Wednesday, August 22, 2012

Camp Followers of Lincoln’s Army

Like the British before them in the Revolution and War of 1812, Northern promises of emancipation and freedom were intended to incite race war in the South, deny labor to Southern agriculture which fed its armies in the field, and defeat the struggle for political independence. The freedmen found that their liberators cared little for them, Sherman expressed his disdain for black refugees following his army by burning bridges he had crossed.

Bernhard Thuersam, Chairman
North Carolina War Between the States Sesquicentennial Commission
"The Official Website of the North Carolina WBTS Sesquicentennial"

Camp Followers of Lincoln’s Army

“[Postwar] Letters teemed with experiences like this: “We went to sleep one night with a plantation full of Negroes, and woke to find not one of them on the place – every servant gone to Sherman in Atlanta. Negroes are camped out all around the city. We had thought there was a strong bond of affection on their side as well as ours!

We have ministered to them in sickness, infancy, and age. But poor creatures! They don’t know what freedom is, and they are crazy. They think it an opening of the door of Heaven. Some put me in mind of birds born and raised in a cage and suddenly turned loose and helpless; others, of hawks, minks and weasels, released to do mischief.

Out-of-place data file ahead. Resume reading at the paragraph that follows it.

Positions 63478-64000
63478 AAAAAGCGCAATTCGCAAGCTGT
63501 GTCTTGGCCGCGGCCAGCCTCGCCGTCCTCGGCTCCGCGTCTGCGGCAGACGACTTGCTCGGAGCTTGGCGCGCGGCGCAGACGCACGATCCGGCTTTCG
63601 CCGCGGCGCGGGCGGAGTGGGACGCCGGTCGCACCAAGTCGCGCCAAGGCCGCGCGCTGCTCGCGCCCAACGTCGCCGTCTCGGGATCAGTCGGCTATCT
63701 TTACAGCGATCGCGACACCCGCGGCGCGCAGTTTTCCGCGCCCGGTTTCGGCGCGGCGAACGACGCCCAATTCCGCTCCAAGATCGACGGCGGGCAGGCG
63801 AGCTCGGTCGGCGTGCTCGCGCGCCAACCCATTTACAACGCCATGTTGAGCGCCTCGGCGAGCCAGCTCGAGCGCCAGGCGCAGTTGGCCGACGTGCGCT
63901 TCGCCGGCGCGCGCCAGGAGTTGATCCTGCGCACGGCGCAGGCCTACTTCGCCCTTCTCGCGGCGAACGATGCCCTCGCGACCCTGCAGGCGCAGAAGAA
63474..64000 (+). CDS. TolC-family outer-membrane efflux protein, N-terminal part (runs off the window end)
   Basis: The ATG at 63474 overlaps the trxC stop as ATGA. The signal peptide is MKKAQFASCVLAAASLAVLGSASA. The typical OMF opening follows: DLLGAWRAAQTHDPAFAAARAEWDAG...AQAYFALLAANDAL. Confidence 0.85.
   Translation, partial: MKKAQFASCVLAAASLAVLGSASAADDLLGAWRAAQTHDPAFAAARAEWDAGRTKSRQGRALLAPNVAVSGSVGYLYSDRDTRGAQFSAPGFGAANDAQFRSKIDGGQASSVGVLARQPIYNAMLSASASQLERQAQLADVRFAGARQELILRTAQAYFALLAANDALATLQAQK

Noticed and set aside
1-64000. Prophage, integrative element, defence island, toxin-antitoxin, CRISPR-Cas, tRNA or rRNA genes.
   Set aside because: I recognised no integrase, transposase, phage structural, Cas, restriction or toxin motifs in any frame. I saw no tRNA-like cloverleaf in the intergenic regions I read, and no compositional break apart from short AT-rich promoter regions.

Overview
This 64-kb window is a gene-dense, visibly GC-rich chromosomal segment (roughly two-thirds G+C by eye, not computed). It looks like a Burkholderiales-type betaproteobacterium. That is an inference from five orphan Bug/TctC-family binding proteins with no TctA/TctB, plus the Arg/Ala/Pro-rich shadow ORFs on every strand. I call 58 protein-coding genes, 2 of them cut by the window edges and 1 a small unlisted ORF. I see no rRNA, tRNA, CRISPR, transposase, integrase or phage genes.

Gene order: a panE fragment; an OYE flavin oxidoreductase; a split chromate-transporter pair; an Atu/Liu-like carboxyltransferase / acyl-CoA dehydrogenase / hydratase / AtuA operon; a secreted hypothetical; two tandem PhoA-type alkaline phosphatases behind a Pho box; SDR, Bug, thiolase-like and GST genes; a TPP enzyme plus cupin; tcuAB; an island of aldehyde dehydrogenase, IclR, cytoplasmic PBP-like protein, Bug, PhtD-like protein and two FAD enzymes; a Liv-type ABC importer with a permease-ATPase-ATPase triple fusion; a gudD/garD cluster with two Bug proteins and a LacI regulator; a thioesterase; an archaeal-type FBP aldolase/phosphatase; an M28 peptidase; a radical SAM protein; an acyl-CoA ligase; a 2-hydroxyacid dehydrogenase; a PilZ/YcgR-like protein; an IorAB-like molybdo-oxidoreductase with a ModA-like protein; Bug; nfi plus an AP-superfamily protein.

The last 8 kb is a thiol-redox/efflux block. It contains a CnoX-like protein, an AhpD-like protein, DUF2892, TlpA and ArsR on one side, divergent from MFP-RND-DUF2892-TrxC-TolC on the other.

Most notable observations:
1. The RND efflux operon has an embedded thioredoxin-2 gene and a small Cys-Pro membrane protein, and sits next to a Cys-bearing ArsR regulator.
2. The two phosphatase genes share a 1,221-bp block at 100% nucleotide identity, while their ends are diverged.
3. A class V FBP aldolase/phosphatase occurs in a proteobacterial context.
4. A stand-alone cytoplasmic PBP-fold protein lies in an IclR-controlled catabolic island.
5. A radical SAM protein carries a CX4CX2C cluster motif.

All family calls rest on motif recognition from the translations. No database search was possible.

We heard that there was much suffering in the [Negro] camps; presently our Negroes were all back, some ill from exposure. Maum Lucindy sent word for us to send for her, she was sick. Without a vehicle or team on the place, it looked like an impossible proposition, but my little boys patched up the relics of an old cart, borrowed the only steer in the neighborhood, and got Maum Lucindy back.

The [returned servant] raiders swept us clean of everything. We are unable to feed ourselves. How we shall feed and clothe the Negroes when we cannot make them work, I do not know.”

My cousin, Mrs. Meredith of Brunswick, Virginia, congratulated herself, when only one of her servants deserted her post to join Sheridan’s trail of camp-followers. A week after Simeon’s departure, she awoke one morning to discover that six women had decamped, one leaving two little children in her cabin from which came pitiful wails of “Mammy!” Mammy!”.

Simeon had come in the night, and related [that at the nearby Northern garrison at Blackstone] coloured women were parading the streets with white soldiers for beaux. My cousin, Mrs. White, said a whole wagon-load of Negro women passed her house going to Blackstone, and that one of them insisted upon presenting her with a four-year-old child, declaring it too much trouble. It was not an unknown thing for Negro mothers to leave their children along the roadsides.”

(Dixie After the War, An Exposition of Social Conditions Existing in the South, During, Myrta Lockette Avary, Doubleday, Page & Company, 1906, pp. 190-191)

Camp Followers of Lincoln’s Army

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